Franz Jagerstatter is probably not a name you know, thus the title of a new film about him, "A Hidden Life." The movie tells the story of the Austrian farmer who refused to fight for the Nazis and was executed for his resistance. It's the latest from director Terrence Malick, who's known for epic movies like "The Thin Red Line" and "Tree Of Life." NPR's Bilal Qureshi reports that, like those films, Malick's latest is about grand themes like love, faith and war.

BILAL QURESHI, BYLINE: Three years ago, a small film crew drove into the Alps. They needed to find a remote valley to serve as the setting for Terrence Malick's vision of paradise.

GRANT HILL: People got in their trucks, their bikes, their cars and drove into Austria.

QURESHI: The film's producer, Grant Hill, explains.

HILL: This combination of the mountain background, the faces on the people, the weather - I mean, it was otherworldly.

(SOUNDBITE OF FILM, "A HIDDEN LIFE")

QURESHI: "A Hidden Life" opens in the dark with the sound of nature. The screen then comes to life with images of mountain valleys, waterfalls, rivers flowing and clouds rolling.

(SOUNDBITE OF FILM, "A HIDDEN LIFE")

QURESHI: Actor Valerie Pachner is one of the stars of the film.

VALERIE PACHNER: I come from Austria, and there is this incredibly beautiful landscape. But on the other hand, there's also a certain darkness to it. And I always feel like, you know, there's, like, these beautiful mountains, but then you have, like, those very dark forests. And then when you think about the Second World War, I feel like there's always sort of both in nature. And that's what I feel that Terry really captured so well.

QURESHI: Terrence Malick made the film with his cinematographer, Jorg Widmer.

JORG WIDMER: Nature, you have to capture when it happens, so you can't design it. It's just - when it's dusk, you have to be there and capture the dusk. If you have heavy weather coming up, then you should be at the right place just to capture the wind, to just capture the beauty of the clouds.

QURESHI: But the year is 1939, and that beauty is interrupted by the arrival of warplanes. "A Hidden Life" is based on the real life story of a farmer played by German actor August Diehl.

AUGUST DIEHL: His name is Franz Jagerstatter. And when the war broke out, he decided not to fight and to not swear an oath to Hitler and to not be part of the whole machinery of war. Then he sticks to this, and he sacrifices his whole family for this until the very end.

QURESHI: Franz Jagerstatter expressed his doubts in letters to his wife.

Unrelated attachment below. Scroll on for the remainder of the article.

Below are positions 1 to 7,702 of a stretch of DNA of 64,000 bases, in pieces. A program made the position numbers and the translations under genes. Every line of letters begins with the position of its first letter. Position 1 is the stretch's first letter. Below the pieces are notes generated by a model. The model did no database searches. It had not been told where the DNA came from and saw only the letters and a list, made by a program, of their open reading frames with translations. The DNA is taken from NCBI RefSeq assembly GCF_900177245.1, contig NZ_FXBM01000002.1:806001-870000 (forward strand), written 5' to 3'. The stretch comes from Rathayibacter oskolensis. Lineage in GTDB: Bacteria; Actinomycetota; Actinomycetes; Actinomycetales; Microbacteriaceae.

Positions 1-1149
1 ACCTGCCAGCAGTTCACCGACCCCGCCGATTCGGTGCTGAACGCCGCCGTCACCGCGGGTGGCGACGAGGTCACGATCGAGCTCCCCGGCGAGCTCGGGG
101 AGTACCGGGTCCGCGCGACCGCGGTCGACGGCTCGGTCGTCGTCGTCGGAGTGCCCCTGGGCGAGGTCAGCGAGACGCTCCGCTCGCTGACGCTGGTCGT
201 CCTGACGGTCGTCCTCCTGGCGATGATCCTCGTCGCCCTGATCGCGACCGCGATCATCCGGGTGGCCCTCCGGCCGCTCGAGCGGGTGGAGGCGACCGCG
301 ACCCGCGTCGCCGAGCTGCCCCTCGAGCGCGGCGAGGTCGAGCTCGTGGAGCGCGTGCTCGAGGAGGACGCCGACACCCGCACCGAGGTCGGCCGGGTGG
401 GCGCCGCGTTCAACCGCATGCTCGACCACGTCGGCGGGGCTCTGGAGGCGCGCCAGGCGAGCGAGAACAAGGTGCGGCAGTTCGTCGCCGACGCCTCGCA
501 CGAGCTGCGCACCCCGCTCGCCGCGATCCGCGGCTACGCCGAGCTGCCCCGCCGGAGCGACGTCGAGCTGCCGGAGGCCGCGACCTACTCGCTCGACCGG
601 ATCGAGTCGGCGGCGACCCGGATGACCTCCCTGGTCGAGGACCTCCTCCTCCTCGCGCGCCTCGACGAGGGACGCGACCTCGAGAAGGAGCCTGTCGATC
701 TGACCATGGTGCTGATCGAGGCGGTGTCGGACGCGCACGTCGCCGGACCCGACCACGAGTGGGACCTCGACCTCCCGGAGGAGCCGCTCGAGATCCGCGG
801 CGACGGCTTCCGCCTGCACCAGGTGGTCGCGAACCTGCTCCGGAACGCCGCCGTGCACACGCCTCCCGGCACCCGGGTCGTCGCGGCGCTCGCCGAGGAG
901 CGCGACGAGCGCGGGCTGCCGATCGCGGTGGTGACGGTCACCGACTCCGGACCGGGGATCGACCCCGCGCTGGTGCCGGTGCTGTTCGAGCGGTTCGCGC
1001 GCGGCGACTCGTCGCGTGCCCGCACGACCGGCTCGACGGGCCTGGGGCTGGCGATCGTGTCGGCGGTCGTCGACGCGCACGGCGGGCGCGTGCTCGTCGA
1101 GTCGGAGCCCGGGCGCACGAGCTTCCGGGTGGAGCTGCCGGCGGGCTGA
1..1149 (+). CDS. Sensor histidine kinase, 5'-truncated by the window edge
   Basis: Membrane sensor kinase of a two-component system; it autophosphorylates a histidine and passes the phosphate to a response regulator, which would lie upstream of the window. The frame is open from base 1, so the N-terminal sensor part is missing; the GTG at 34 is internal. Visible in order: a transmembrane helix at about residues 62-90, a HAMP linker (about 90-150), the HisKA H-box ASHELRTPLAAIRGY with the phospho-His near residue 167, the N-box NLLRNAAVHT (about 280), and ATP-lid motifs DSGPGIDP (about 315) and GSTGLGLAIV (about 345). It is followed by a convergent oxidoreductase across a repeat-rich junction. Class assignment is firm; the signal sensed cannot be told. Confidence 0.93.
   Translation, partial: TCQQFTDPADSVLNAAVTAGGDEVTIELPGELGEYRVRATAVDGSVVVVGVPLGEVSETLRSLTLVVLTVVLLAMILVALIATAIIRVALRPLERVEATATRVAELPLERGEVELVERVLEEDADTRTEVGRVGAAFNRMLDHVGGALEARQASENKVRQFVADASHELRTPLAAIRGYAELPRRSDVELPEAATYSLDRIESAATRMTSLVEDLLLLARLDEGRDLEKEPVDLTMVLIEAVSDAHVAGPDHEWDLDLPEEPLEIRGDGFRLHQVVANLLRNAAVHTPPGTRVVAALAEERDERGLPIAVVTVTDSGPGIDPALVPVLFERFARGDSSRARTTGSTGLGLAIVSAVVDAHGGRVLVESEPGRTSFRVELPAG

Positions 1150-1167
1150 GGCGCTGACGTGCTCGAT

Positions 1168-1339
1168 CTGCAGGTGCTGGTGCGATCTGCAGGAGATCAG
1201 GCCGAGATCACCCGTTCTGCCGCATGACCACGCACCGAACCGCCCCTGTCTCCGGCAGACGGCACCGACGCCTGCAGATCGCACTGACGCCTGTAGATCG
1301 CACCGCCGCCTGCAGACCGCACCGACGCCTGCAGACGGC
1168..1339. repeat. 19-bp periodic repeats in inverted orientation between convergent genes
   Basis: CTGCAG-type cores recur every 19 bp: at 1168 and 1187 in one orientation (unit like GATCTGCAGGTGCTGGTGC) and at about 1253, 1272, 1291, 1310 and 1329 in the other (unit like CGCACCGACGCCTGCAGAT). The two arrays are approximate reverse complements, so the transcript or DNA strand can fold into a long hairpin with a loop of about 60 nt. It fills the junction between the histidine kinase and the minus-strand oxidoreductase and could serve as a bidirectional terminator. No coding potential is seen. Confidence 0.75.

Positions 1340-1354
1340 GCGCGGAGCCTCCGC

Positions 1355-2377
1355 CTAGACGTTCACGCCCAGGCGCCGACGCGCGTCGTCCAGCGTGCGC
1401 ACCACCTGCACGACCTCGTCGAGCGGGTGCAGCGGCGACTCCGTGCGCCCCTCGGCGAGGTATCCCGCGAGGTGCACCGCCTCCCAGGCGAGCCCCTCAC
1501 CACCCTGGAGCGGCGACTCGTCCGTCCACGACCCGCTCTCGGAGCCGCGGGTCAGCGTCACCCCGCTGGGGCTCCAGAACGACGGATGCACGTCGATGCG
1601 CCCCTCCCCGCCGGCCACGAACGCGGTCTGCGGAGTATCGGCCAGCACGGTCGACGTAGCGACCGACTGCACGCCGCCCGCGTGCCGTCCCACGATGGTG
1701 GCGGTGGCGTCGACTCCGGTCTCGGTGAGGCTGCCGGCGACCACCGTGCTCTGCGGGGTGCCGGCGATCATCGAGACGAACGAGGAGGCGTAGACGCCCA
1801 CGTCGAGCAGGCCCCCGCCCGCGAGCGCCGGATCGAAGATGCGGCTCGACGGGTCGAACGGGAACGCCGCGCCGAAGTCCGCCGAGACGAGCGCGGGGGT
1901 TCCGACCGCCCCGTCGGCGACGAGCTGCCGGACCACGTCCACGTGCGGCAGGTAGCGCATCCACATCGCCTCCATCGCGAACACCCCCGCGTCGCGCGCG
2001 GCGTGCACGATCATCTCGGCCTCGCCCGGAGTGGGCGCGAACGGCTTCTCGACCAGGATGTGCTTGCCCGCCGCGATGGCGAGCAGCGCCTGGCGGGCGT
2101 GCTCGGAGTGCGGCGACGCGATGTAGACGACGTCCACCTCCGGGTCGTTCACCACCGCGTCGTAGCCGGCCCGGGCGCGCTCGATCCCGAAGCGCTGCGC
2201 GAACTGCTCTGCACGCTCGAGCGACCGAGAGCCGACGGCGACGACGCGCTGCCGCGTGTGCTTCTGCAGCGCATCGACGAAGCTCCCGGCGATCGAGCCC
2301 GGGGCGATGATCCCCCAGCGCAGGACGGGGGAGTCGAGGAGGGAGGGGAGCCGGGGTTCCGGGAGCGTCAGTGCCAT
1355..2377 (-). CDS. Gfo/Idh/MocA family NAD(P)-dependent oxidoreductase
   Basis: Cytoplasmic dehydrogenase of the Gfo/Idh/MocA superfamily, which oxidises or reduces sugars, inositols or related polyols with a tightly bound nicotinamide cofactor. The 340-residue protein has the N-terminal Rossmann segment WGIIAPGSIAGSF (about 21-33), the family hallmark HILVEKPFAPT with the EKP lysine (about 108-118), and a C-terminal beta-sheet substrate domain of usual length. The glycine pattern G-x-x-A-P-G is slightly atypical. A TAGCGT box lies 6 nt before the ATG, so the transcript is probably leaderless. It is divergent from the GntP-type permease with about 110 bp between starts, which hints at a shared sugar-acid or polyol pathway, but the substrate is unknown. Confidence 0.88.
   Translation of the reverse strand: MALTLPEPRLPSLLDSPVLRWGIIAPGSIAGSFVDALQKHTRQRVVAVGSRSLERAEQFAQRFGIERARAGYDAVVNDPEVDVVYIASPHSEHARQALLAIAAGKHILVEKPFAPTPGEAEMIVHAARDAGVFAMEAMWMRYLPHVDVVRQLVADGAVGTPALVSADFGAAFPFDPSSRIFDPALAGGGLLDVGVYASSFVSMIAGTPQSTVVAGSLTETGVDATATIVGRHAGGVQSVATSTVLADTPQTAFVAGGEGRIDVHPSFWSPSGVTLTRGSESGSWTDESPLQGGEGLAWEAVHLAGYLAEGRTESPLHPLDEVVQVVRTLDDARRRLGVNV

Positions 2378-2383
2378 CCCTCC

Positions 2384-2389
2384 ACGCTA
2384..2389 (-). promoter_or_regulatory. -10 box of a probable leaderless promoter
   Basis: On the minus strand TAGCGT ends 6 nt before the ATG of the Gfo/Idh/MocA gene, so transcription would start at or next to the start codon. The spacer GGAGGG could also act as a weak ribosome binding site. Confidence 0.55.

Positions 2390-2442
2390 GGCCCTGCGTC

(SOUNDBITE OF FILM, "A HIDDEN LIFE")

DIEHL: (As Franz Jagerstatter) Oh, my wife, what's happened to our country, to the land we love?

QURESHI: His resistance became a crisis of his Catholic faith. And the village turned against him and his family.

(SOUNDBITE OF FILM, "A HIDDEN LIFE")

UNIDENTIFIED ACTOR: (As character) You are a traitor.

QURESHI: "A Hidden Life" is filled with the spiritual questions that have defined Terrence Malick's cinema, says writer Eric Benson.

ERIC BENSON: I think it's concerned with these really kind of basic philosophical questions of what should a good man do in the face of evil? How do you navigate your loyalties to country and to God and to your own morality?

QURESHI: Two years ago, Eric Benson wrote an article about the elusive filmmaker for Texas Monthly magazine. Terrence Malick lives in Austin. He's 76 now and hasn't given any interviews in decades. Actor August Diehl says Malick's silence is his choice.

DIEHL: All this energy that he puts into the movies, probably if he would show up and talk about all this, we wouldn't have probably this kind of nice movies from him. The silence in the public is saving energy for a language which really matters.

QURESHI: That film language often includes voice-overs, swirling images and widescreen landscapes. But it's not for everyone, says Eric Benson.

BENSON: A Terrence Malick movie is almost like if you were to shoot a normal movie and then you were to take that footage and almost make an artistic collage out of it, kill the dialogue, you know, and have the images, instead of being tied together by a pretty conventional story, be tied together by sort of mood and ideas and images. So, you know, it's almost like watching a movie and then having a dream about that movie. The Malick movie is that dream you have that night.

QURESHI: Despite having that signature dreamy style, many critics have called "A Hidden Life" Terrence Malick's most direct film. German actor August Diehl says the movie offers an antidote to our current political culture.

DIEHL: I have the feeling that we live in a world which is getting louder and louder. And so it is very, very hard to find, like, a silent place in ourselves where we can still see which is right and which is wrong. Therefore, I think that our movies are relevant right now. It's not only politics. It's, in a very simple way, a silent resistance of somebody who is hidden. Like, we all are actually hidden lives. Everybody lives a hidden life.

QURESHI: Actor Valerie Pachner says if the film insists on a political position, it is Franz and Fani Jagerstatter's message of kindness and turning the other cheek.

PACHNER: It always sounds cheesy when I say it, but I just feel it's true is that this tendency of, you know, hatred and of being against each other - the only thing that really can oppose that is love in any sense and a sense of, like, being kind to your neighbors even though they're yelling at you; being kind to nature; because this is what makes us human beings, I think.

QURESHI: Franz Jagerstatter was executed at the age of 36 on August 9, 1943. His letters are now on screen in Terrence Malick's memorial to what was once a hidden life. Bilal Qureshi, NPR News. Transcript provided by NPR, Copyright NPR.